July 7, 2019 06:00 AM NPT
By: Ashok Dahal
KATHMANDU, July 7: With at least six key bills on hold in parliament following widespread criticisms, stakeholders and members of the general public are now asking what the government's next move will be .
Failing to sell various controversial provisions in the bills to a skeptical public, the government has announced it is to either withdraw or put them on hold for revisions as demanded by stakeholders. The government was forced to withdraw the Guthi (trusts) Bill from the House following widespread protests against various provisions in it.
Minister for Communication and Information Technology Gokul Baskota has put the Media Council Bill on hold at the upper house secretariat following protests and pressure from journalists and the media fraternity. The Federation of Nepali Journalists and other media related organizations have been protesting and demanding the withdrawal of the bill, citing its harsh provisions . The bill has proposed up to Rs 1 million in fines for publishing content in violation of a media code of ethics formulated by the media council on which the government has a dominant role. Its upper hand in the appointment of the head and members of the council has made stakeholders question its independence .
Former speaker and ruling Nepal Communist Party leader Subas Nembang on Friday said the government's not tabling the Media Council Bill for so long can only mean it has been put on hold in response to the demands of agitating journalists.
The Public Service Commission Bill, registered by the Prime Minister's Office six months ago at the lower house, has not been tabled, following written objections from the commission over various provisions curtailing its financial and bureaucratic autonomy. The commission has claimed that a provision in the bill allowing the government to transfer PSC staff without prior approval from the commission will affect it in sensitive areas such as the question-making process and confidentiality.
Similarly, the Ministry of Home Affairs has stalled the Peace and Security Bill which has irked provincial governments for assigning greater powers to the CDOs at the expense of provincial authorities. The bill has proposed empowering CDOs to mobilize all the security forces, order police to open fire for controlling violent protests and impose curfews in the district concerned. The federal government was forced to put the bill on hold after Chief Minister of Province 2 Lal Babu Raut warned of protests.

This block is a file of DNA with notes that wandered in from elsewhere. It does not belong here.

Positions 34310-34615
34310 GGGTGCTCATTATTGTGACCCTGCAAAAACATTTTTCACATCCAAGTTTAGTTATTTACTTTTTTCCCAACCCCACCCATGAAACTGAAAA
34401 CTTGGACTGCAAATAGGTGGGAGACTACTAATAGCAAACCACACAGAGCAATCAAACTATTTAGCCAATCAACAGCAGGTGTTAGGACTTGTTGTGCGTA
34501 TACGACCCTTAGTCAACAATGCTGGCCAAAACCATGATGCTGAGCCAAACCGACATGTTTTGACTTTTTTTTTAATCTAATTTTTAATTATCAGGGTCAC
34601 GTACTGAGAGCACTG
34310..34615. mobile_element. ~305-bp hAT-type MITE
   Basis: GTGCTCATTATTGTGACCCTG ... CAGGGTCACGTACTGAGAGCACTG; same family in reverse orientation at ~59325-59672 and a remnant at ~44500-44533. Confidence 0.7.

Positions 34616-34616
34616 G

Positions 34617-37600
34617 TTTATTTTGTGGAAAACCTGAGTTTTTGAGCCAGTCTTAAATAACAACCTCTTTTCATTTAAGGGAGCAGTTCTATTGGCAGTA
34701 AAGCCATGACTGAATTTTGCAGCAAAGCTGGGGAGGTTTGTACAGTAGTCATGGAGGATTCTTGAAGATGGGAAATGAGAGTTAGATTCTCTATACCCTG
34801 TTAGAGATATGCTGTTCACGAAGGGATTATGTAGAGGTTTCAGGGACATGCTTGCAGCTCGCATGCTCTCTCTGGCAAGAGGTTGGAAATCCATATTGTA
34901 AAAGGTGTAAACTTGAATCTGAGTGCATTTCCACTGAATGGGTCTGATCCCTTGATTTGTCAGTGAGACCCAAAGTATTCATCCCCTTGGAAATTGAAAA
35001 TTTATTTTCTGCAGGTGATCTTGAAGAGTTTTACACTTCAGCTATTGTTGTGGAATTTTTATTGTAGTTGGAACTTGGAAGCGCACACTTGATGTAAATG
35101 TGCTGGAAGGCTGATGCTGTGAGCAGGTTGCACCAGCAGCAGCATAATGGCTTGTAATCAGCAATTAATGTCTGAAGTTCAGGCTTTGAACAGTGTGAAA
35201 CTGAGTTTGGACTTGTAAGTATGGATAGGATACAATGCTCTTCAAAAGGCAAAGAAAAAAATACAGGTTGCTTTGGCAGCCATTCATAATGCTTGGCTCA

The government has also not tabled the Bill on National Priority Projects for over three months now after the opposition came down heavily on Prime Minister K P Oli for bringing in projects costing over Rs 25 billion under his direct supervision.
The Security Council Bill has likewise been stalled for three months after one of its provisions drew flak. The bill emanating from the Prime Minister's Office has proposed allowing the prime minister to mobilize the army without the endorsement of the Security Council and the president.
Following protests from the National Human Rights Commission, the prime minister has not tabled a bill for amending the law pertaining to it. The bill was registered at the lower house secretariat three months back. The human rights watchdog body objects to a provision in the bill proposes closing down its 10 regional and sub-regional offices and has expressed serious objection over another provision that gives the Attorney General's Office an upper hand in deciding whether or not to file cases against human rights violators when this recommended by the commission.
With six key bills either awaiting to be tabled or withdrawn from parliament and another 25 bills still under discussion at various parliamentary committees, the full house has little business at hand. According to Secretary at the House of Representatives Gopal Nath Yogi, the lower house has only five bills to deliberate now.
“Most of the bills are still under consideration. Some bills are yet to be tabled ,” said Yogi adding, the House may be left without any business if the parliamentary committees do not finalize some of the bills soon.
Bills related to pesticides and land use are ready for endorsement from the lower house after being passed by the upper house. The government plans to table three new bills at the lower house on Sunday. This is expected to provide business for the house for a week.